Americans spend hundreds of billions
of dollars each year celebrating holidays including Christmas, Valentine's Day,
Easter, Mother's Day, Father's Day, and Halloween. Let's put this spending into
According the recent reports from the National Retail Federation,
here's how the US holidays rank in terms of spending habits. (I've rounded the
figures to the nearest tenth of a billion to keep things simple.) The per person figures
are rounded to the nearest five dollars and represent the amount spent by the
"average consumer." The figures are estimates for 2006/7.
(Hanukkah and Kwanzaa) $457 Billion / $800 per person
$14 Billion / $116 per person
Mother's Day $13.8 Billion / $115 per person
Easter $12.6 Billion / $110 per person
Father's Day $9 Billion / $100 per
Halloween $5 billion / $60 per person
spending is impossible to track separately as the weekend is included as the beginning
of winter holiday spending.
this in perspective, American citizens donated $260 billion to charities of all
kinds in 2005, the latest year for which figures are available. (Source: The Giving
USA Foundation.) Also, the US government, according to various estimates, budgeted
about $17.29 billion for non-military foreign aid in 2006. In other words the amount
spent by the US government in foreign aid to the entire world was less than American
citizens spend celebrating Mother's Day and Father's Day. And the amount spent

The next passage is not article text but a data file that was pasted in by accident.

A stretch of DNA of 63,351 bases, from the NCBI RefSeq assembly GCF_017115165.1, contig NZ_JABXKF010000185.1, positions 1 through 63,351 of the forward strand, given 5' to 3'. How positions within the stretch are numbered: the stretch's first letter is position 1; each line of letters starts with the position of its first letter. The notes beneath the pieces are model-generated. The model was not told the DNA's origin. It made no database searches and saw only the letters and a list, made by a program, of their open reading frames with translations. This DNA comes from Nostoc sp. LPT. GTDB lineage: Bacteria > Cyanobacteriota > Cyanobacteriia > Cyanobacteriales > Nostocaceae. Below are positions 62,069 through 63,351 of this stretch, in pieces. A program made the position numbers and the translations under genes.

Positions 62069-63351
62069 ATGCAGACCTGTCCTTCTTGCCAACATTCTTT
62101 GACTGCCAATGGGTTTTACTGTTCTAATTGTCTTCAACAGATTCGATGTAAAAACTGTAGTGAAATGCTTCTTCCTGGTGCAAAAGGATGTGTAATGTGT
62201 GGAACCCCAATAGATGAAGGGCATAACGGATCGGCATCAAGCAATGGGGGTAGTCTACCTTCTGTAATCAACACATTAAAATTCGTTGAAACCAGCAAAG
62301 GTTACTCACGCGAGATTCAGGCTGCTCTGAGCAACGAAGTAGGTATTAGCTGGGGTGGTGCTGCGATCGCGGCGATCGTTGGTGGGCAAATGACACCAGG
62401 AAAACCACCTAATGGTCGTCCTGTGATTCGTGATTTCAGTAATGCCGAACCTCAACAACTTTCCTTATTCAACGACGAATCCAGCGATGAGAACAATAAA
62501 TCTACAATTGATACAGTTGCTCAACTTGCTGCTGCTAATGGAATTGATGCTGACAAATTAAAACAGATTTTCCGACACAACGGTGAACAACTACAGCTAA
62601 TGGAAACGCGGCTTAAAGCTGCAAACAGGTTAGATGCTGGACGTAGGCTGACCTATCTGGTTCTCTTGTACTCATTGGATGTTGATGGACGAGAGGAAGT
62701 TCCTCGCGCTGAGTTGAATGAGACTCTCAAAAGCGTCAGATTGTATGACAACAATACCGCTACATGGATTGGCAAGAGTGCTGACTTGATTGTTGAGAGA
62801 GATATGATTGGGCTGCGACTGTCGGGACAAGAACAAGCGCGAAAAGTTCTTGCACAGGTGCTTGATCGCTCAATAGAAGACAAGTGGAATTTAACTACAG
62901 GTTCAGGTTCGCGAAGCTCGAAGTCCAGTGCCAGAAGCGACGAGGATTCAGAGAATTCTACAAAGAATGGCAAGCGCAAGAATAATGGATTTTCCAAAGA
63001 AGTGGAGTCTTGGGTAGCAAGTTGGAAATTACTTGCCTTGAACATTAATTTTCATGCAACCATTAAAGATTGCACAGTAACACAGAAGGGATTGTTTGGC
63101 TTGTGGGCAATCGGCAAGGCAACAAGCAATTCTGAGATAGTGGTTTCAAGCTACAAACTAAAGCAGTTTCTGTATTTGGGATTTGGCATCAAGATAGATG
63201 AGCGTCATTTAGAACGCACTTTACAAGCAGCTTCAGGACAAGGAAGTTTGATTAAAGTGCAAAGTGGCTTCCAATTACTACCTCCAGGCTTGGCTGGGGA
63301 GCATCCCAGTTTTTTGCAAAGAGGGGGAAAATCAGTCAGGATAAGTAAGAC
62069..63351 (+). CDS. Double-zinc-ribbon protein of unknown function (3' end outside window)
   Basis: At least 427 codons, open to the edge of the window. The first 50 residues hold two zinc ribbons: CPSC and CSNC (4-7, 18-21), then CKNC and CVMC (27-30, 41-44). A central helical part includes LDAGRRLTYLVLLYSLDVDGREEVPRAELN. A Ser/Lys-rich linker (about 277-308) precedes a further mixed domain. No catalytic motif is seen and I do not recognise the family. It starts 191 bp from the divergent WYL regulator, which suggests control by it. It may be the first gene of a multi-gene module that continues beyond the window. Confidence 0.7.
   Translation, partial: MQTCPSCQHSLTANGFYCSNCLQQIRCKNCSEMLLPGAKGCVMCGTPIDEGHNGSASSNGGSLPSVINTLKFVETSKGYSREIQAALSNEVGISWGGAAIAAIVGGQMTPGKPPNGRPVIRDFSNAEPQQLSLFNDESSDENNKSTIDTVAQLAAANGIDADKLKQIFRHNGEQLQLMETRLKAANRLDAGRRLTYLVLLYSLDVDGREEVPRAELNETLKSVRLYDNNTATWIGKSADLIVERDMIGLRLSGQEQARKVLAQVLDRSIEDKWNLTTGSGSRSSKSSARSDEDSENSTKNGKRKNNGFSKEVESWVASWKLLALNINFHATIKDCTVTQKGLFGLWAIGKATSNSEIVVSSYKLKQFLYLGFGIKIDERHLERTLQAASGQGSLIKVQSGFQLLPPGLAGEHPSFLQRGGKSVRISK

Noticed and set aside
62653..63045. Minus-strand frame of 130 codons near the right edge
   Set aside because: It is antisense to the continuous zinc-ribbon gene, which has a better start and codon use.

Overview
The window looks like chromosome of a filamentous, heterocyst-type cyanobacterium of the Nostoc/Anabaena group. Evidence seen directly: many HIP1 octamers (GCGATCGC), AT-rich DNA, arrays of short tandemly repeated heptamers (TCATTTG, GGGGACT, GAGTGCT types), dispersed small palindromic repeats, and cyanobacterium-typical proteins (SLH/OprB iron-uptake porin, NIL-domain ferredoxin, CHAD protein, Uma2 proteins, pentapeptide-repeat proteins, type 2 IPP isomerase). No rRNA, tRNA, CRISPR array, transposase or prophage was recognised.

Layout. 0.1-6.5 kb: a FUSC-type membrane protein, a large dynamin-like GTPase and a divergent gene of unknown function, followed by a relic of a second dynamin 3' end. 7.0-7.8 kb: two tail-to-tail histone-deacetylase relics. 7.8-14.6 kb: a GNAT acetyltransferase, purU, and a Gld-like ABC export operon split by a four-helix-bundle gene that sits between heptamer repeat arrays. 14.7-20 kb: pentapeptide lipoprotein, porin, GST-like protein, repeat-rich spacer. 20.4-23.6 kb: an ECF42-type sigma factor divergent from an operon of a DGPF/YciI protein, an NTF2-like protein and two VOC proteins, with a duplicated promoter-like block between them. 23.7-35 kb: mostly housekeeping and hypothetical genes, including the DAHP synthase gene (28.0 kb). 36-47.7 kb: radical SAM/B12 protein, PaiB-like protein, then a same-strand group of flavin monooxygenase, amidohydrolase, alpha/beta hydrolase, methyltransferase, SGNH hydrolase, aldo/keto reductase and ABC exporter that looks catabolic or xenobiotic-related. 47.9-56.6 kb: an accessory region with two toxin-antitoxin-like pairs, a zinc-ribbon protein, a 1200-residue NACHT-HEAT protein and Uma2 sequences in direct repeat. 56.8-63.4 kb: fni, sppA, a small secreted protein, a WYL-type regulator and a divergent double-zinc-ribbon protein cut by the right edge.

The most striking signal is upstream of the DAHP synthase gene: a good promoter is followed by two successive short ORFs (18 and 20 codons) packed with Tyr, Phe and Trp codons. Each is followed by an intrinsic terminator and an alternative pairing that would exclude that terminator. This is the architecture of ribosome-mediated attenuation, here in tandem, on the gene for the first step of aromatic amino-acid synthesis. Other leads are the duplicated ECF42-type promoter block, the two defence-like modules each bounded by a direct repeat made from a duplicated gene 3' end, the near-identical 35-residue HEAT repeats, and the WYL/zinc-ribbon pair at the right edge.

on winter holidays is greater than all charitable giving combined.
conclusions can be drawn from such comparisons? At the time of the tsunami disaster,
some suggested that the US, and other industrial nations were "stingy."
Arguably, one can't
spend too much in expressing love for one's mother or father, and celebrating
holidays like Christmas and Easter are worthy activities for Christians to budget
for, generously. It's not that spending $115 on mom, or $800 on family and friends
at Christmas is extravagant for most Americans ... far from it. The issue is whether
American Christians invest adequately in caring for the "far neighbor," those
who are not connected by blood, or by proximity, and whose need is very, very
great. Also, it may be sobering to note Americans spend more
on celebrating the winter holidays than on relief and recovery for the victims
of disaster in their own coutnry, such as hurricane Katrina, which left large
neighborhoods of New Orleans totally devastated, remaining so even today!
In the end, the ultimate test of the Christian conscience
is how we respond to those in need ... near or far.
you want to talk with someone in person, please feel free to call: 917-439-2305
The Rev. Charles P. Henderson is a Presbyterian minister and author of Faith, Science and the Future, published in 1994 by CrossCurrents Press. He is also the author of God and Science (John Knox / Westminster, 1986) which he is now rewriting to incorporate more recent developments in the conversation taking place between scientists and theologians. He has also written widely for such publications as The New York Times, The Nation, Commonweal, The Christian Century and others.